Jonathon Blake wrote:
> Michael wrote:
> >It does not change the sociolinguistic nature of computing in the
> early 21st century, freeing users of (e.g. African) syllabic scripts
> from the burden of having to learn to read an alphabet.
> > It's unrealistic to pretend that they will not have to learn an alphabet.
> Explain why it is unrealistic for a person who uses a syllabic writing
> system to expect do data input in that writing system?
> Why do they have to go thru a writing system that uses an alphabet
> that they would not otherwise use?
> On a purely theoretical level, a thirty person L10N team can produce a
> desktop in a new language within a year. (Operating system, office
> suites --- including spell checker and grammar checkers, Internet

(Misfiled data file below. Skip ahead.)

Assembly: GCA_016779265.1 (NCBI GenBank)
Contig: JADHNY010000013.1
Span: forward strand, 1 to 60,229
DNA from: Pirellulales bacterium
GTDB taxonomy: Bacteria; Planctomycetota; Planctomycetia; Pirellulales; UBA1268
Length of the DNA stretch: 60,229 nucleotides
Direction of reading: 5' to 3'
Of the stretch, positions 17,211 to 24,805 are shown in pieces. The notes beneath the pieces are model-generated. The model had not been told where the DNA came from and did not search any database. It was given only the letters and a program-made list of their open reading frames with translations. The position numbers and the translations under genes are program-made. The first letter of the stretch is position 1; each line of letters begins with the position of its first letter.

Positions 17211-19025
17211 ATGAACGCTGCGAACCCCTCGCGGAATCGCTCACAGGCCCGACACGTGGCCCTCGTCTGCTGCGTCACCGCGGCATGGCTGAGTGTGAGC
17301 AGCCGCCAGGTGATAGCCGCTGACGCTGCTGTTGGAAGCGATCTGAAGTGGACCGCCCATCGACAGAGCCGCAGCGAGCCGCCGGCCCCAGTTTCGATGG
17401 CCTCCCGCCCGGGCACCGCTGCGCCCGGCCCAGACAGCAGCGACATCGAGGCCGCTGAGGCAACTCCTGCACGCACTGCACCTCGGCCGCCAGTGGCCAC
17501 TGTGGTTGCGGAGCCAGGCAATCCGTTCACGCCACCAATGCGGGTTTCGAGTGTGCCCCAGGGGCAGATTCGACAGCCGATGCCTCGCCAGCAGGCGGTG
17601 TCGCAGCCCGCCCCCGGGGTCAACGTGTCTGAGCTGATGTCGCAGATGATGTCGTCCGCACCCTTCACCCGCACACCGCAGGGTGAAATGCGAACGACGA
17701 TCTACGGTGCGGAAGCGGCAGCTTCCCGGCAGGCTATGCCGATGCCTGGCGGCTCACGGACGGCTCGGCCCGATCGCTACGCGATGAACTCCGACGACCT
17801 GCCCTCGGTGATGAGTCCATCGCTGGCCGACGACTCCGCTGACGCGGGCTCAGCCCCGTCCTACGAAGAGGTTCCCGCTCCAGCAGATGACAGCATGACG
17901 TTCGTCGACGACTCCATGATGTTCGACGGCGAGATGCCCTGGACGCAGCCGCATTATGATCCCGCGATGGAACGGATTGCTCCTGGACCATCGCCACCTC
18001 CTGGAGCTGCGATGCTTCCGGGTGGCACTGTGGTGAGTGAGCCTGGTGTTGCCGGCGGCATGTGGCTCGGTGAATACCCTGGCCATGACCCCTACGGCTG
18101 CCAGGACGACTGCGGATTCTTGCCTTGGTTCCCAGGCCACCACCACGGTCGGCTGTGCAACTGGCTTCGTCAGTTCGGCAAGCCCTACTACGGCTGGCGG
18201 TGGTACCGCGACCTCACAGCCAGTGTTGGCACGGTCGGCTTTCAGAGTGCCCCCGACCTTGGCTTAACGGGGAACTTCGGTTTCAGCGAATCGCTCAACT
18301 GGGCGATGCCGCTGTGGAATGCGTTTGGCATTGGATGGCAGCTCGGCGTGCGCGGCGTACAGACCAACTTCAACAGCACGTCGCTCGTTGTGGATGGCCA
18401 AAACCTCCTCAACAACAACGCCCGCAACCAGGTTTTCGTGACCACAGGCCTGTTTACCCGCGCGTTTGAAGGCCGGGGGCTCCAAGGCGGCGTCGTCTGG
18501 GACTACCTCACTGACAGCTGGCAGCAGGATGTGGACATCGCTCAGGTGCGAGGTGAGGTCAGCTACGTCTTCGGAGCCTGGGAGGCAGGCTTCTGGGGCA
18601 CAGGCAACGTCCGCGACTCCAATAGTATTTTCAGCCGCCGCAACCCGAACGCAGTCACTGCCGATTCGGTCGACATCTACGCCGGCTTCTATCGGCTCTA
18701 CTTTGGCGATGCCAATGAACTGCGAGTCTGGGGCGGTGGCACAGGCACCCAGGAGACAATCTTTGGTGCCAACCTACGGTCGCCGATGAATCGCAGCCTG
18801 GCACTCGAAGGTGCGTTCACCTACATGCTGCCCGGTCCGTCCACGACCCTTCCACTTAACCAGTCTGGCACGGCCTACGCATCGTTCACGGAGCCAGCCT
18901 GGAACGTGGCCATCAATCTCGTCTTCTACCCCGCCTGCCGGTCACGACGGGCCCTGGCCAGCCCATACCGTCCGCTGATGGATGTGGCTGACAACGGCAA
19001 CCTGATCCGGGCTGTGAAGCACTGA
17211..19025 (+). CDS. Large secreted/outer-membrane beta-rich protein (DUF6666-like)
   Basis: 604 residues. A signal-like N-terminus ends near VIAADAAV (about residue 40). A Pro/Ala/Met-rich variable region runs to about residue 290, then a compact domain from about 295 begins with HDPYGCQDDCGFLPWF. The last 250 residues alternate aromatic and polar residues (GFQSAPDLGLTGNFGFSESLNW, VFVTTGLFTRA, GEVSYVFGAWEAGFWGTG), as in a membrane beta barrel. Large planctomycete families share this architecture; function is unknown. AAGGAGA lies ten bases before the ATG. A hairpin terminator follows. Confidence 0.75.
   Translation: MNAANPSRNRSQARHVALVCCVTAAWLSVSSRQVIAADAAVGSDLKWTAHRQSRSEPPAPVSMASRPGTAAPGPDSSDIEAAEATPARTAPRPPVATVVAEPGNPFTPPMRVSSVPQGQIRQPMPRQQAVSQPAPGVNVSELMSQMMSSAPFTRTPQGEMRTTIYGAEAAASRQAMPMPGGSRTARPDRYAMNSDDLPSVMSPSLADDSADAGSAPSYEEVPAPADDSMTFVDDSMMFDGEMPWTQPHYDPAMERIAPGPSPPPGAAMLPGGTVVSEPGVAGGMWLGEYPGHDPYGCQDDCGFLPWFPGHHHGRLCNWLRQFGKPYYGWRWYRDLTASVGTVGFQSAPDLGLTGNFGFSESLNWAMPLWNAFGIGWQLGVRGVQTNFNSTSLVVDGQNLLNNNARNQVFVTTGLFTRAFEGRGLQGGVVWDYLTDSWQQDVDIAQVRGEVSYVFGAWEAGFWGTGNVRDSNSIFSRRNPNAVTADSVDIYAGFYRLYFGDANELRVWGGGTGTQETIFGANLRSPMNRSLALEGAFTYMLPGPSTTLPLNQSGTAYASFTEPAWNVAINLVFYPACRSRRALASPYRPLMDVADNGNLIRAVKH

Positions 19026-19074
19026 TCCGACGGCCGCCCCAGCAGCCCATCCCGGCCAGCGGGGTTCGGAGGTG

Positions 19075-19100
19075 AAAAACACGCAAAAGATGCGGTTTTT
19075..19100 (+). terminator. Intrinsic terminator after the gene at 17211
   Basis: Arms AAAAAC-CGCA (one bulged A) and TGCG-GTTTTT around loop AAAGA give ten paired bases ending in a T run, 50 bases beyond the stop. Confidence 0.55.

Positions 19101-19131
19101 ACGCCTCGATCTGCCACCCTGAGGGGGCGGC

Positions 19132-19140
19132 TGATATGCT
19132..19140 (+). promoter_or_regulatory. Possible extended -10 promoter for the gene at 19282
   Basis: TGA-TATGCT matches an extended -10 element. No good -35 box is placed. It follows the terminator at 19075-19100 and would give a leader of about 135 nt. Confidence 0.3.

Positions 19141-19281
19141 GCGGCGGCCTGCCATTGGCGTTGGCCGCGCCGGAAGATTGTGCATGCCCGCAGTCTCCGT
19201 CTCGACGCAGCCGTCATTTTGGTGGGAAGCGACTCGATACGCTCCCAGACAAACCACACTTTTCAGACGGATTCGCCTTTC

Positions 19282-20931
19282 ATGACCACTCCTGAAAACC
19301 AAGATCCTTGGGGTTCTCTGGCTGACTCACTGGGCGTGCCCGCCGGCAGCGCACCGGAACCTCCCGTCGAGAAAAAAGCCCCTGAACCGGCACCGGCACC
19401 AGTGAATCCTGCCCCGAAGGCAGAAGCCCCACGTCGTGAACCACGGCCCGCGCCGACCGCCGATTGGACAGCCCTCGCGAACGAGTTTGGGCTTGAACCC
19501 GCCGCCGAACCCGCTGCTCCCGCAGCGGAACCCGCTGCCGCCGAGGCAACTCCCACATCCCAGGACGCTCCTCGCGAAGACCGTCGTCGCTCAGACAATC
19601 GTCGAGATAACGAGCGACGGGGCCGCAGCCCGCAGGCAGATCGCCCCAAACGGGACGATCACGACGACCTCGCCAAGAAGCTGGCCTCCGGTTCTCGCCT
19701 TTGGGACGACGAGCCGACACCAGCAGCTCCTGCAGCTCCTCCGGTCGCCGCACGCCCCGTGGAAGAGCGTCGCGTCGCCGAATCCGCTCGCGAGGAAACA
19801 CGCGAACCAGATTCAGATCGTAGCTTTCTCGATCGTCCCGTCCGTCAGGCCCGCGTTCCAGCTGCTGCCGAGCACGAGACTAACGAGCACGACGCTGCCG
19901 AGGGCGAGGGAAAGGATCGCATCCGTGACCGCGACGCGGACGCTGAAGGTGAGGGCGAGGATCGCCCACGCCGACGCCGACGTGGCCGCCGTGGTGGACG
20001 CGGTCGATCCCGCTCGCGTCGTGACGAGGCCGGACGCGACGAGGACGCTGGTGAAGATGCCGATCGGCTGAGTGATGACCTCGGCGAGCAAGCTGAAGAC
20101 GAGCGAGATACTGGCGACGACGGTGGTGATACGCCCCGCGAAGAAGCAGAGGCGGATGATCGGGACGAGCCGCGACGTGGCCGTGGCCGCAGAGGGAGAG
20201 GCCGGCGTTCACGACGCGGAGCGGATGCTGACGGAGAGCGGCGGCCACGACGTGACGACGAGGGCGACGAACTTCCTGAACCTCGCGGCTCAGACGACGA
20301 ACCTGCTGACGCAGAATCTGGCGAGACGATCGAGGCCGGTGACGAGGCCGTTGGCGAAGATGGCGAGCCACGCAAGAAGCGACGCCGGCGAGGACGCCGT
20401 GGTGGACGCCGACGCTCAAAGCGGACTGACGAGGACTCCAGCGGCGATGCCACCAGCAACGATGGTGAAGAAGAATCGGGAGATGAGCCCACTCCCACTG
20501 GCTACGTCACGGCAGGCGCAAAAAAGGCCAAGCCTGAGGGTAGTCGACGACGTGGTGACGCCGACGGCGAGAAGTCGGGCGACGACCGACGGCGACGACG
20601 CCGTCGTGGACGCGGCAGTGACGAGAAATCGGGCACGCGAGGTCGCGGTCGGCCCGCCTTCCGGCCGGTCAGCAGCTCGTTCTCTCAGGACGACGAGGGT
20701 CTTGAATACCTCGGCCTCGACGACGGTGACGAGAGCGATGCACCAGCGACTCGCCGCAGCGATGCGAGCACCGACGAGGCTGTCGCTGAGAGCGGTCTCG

> suites, audio-visual tools ) Writing documentation will take another
> year -- and can be done by people whose only language is the target
> language.

Do all of the thirty need to know the language themselves?

What would a spellchecker be for a language that doesn't have a
standardized orthography?

You do realize that no one who can actually write English (i.e. passed
Freshman Comp, even though it used to be something mastered in high
school) uses a "grammar checker"? (I don't know how well described the
Vai language is, but even if it has a grammar of the quality of
Whitney's Sanskrit, Dixon's Dyirbal, or Keren Rice's Slave, it probably
isn't the case that a codified/able tradition of Vai prescription exists
for the "grammar checker" to check.)
Peter T. Daniels grammatim@...